source WMA West Midlands Archaeology. This publication contains a short description for each of the sites where archaeological work has taken place in the previous year. It covers Herefordshire, Shropshire, Staffordshire, Warwickshire, West Midlands and Worcestershire. Some of these descriptions include photographs, plans and drawings of the sites and/or the finds that have been discovered. The publication is produced by the Council For British Archaeology (CBA) West Midlands and is published annually. Copies are held at the Warwickshire Sites and Monuments Record. back
technique excavation Archaeologists excavate sites so that they can find information and recover archaeological materials before they are destroyed by erosion, construction or changes in land-use.

Depending on how complicated and widespread the archaeological deposits are, excavation can be done by hand or with heavy machinery. Archaeologists may excavate a site in a number of ways; either by open area excavation, by digging a test pit or a trial trench.
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technique Open Area Excavation When archaeologists carry out an open area excavation they uncover large areas for excavation. This technique is used on sites where archaeological deposits of a single period lie close to the surface of the ground. Open area excavation enables archaeologists to look at how artefacts and features of the same period relate to each other. back
period Bronze Age About 2500 BC to 700 BC

The Bronze Age comes after the Neolithic period and before the Iron Age.

The day to day life of people in the Bronze Age probably changed little from how their ancestors had lived during the Neolithic period. They still lived in farmsteads, growing crops and rearing animals.

During the Bronze Age people discovered how to use bronze, an alloy of tin and copper (hence the name that has given to this era). They used it to make their tools and other objects, although they continued to use flint and a range of organic materials as well. A range of bronze axes, palstaves and spears has been found in Warwickshire.
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monument CREMATION * A funeral rite in which the human body is burnt, usually on a pyre, leaving fragmentary charred or completely combusted remains. Often found buried, occasionally in a container associated with grave goods. back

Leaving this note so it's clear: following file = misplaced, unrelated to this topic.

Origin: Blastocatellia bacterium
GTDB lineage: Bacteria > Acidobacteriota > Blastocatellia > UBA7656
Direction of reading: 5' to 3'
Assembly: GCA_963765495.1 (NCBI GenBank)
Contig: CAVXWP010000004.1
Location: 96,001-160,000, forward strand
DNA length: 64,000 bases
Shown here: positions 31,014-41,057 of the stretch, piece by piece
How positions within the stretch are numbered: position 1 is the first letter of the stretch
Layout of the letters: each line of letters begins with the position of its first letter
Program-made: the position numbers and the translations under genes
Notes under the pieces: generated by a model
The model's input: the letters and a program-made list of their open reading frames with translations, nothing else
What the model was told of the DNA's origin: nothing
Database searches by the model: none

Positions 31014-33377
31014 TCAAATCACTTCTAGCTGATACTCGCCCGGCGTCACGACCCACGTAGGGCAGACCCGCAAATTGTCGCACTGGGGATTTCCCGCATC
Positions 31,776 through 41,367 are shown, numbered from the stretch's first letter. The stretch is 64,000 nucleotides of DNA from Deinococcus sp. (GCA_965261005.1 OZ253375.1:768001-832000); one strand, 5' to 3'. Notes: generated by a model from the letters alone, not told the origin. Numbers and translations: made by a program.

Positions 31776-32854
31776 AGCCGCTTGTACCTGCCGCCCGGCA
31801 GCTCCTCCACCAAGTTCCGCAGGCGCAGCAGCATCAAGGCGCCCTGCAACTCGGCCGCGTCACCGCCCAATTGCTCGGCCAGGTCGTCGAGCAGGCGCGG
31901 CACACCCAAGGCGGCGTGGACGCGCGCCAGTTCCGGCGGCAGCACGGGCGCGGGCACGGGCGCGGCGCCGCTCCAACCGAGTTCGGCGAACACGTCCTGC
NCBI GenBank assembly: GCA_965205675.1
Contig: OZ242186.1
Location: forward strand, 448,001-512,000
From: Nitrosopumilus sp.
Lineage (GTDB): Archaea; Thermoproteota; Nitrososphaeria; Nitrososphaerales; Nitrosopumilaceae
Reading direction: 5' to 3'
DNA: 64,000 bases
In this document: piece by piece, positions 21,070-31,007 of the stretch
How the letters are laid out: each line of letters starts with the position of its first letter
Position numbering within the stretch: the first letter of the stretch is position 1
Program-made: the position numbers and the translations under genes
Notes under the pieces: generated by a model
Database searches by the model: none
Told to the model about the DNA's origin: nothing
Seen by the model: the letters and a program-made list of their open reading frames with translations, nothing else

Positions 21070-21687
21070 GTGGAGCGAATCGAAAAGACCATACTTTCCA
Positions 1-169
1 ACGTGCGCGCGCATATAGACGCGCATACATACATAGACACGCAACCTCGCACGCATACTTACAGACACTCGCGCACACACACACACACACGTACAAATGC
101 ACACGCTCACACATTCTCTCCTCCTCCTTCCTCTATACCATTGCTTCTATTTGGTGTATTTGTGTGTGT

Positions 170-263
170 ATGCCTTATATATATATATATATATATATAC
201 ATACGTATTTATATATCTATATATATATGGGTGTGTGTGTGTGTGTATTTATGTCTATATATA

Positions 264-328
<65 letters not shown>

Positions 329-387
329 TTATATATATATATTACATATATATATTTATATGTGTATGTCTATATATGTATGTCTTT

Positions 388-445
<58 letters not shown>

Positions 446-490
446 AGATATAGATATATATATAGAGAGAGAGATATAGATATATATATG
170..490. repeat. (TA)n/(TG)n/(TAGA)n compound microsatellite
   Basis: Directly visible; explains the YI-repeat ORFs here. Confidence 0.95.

monument WEIR * A dam constructed on the reaches of a canal or river designed to retain the water and to regulate its flow. back
monument SITE * Unclassifiable site with minimal information. Specify site type wherever possible. back
monument SETTLEMENT * A small concentration of dwellings. back
monument FUNERAL PYRE * A structure consisting of combustible material, typically wood, on which a body is placed and then cremated, sometimes with accompanying grave goods. Use only when evidence of structure exists. back
monument BUILDING * A structure with a roof to provide shelter from the weather for occupants or contents. Use specific type where known. back
monument FEATURE * Areas of indeterminate function. back
monument ROAD * A way between different places, used by horses, travellers on foot and vehicles. back
monument PIT * A hole or cavity in the ground, either natural or the result of excavation. Use more specific type where known. back
monument FIELD * An area of land, often enclosed, used for cultivation or the grazing of livestock. back
monument RING DITCH * Circular or near circular ditches, usually seen as cropmarks. Use the term where the function is unknown. Ring ditches may be the remains of ploughed out round barrows, round houses, or of modern features such as searchlight emplacements. back
monument TRENCH * An excavation used as a means of concealment, protection or both. back
monument MOUND * A natural or artificial elevation of earth or stones, such as the earth heaped upon a grave. Use more specific type where known. back

* Copyright of English Heritage (1999)

English Heritage National Monuments Record